How do we end up at a particular place out of all possible Universes? Is it luck? Is it Grace? All I knew was that after a day of breakdown and frustration, I felt a vast sense of peace.






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Riding, writing, and the ‘rithmetic of making big bucks: why I’ll never get rich




I’ve been thinking about financial matters more than usual in the past few months, ever since my landlords boosted my rent exorbitantly. I love my Port Moody apartment—both the view and the lifestyle it gives me—and I made the choice to stay here.

This choice, as well as some other influences, has made me question my values. Two major influences in my life recently have been reading Stephen Covey’s classic book The 7 Habits of Highly Successful People (in January) and joining my local Toastmasters club (in February).

The 7 Habits of Highly Effective People

After reading 7 Habits, I was on fire! I analyzed my core values. I understood the importance of creating a personal mission statement that would express my purpose in life. I faced up to the necessity of being proactive; of taking the steps required to achieve goals in line with my mission statement. I fully agreed with the idea that time must be managed carefully, with planning and discipline, in order to make “first things come first.”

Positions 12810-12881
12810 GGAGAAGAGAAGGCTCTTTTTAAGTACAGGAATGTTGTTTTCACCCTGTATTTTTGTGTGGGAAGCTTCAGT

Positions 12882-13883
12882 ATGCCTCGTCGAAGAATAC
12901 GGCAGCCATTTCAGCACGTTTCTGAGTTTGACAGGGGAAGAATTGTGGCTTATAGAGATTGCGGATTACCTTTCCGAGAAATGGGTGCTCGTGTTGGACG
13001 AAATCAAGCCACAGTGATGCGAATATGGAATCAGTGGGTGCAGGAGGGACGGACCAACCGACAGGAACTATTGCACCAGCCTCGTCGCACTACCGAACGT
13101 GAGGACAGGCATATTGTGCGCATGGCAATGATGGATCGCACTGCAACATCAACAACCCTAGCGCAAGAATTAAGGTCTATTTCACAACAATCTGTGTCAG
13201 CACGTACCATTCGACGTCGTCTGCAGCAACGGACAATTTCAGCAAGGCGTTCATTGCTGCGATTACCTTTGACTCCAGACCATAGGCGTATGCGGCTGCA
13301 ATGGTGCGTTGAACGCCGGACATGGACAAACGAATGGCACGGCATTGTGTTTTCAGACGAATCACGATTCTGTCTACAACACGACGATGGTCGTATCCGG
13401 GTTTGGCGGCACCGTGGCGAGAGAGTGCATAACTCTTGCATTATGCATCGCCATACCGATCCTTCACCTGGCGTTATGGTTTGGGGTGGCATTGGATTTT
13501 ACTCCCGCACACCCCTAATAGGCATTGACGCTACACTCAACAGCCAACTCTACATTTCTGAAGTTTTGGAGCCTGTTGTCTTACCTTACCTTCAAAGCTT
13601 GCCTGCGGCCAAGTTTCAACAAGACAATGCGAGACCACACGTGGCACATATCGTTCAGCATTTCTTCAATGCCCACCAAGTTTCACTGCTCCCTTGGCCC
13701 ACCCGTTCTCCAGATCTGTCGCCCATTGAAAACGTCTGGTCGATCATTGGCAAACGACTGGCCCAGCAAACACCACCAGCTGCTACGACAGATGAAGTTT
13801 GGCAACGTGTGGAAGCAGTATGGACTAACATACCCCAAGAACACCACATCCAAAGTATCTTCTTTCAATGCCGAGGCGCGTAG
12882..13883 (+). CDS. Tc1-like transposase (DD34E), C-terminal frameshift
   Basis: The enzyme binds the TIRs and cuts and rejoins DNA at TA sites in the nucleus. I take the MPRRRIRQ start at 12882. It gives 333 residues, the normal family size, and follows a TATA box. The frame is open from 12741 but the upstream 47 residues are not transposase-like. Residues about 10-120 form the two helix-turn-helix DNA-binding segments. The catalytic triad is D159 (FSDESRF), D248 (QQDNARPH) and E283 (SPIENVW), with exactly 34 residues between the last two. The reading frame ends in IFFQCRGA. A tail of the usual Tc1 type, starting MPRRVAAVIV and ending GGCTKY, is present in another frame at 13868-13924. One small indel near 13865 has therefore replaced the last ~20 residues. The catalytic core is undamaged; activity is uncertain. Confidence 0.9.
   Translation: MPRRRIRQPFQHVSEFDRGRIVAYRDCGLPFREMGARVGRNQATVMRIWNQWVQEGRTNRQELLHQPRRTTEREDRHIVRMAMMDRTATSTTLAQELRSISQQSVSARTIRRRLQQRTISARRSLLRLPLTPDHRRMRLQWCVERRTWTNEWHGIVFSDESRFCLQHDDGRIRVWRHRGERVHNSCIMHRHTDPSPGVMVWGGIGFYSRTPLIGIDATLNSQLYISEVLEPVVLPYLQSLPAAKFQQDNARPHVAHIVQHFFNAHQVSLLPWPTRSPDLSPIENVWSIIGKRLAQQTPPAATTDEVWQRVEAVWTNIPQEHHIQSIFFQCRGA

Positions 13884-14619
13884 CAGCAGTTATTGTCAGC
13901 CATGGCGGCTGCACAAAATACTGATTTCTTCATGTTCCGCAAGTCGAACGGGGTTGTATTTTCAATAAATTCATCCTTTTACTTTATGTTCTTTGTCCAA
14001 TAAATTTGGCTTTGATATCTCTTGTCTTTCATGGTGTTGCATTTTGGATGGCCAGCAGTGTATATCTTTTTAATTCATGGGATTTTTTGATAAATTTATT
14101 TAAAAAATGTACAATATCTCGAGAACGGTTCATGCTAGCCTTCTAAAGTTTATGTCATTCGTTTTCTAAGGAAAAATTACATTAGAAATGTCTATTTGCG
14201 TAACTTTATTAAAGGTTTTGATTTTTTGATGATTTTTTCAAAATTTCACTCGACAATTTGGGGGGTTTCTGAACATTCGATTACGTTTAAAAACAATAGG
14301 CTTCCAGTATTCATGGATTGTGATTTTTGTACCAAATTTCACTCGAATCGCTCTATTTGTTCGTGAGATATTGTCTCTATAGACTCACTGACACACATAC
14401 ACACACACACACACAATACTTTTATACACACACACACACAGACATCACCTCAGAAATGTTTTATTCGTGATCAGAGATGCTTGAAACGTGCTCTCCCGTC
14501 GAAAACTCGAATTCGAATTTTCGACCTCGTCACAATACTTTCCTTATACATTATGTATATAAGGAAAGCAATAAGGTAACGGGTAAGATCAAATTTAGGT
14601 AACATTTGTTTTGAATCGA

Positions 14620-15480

I adhered to my goals and schedule for about two weeks, and then it all fell apart.


Like most people, I could give all kinds of reasons. One is that the most crucial steps of achieving goals are usually the hardest: we procrastinate because of fear, uncertainty, or even other worthy goals that make demands on our time.

Then there is simply the lack of discipline. The pleasure principle. Wanting to have fun.

I haven’t given up on Covey’s ideas, though. His book has permanently changed my awareness of my core values and my understanding of what it takes to be successful and happy—however I define those words for myself. I will not lie to myself about why I haven’t achieved my goals yet.


A friend invited me to attend a Toastmasters meeting in February. I was quite nervous, but it wasn’t too bad—I was immediately struck by how welcoming this group was. Someone asked me if I wanted to take part in the “Table Topics” section of the meeting. During Table Topics, a  few people are called up to the front (one at a time) by the Table Topics Master. Each person must respond to a surprise question with a short impromptu speech.

I agreed to take part, and in my wildly disorganized speech I succeeded in going over the time limit of two minutes. Once I was 15 seconds over, I was “clapped off.” Apparently this was the first time a guest had ever been clapped off—a more common problem for guests is a complete freeze-up as they face the audience.

I did receive several positive comments about my speech, though, and I was hooked on Toastmasters! I soon joined the club.

Public speaking is not critical in my professional life as an editor, but I joined Toastmasters because I was impressed by the amazing talents and generosity of this club. The group includes many seasoned speakers who have competed in Toastmasters speech contests at a high level. Also, there are several people who are great at humorous talks.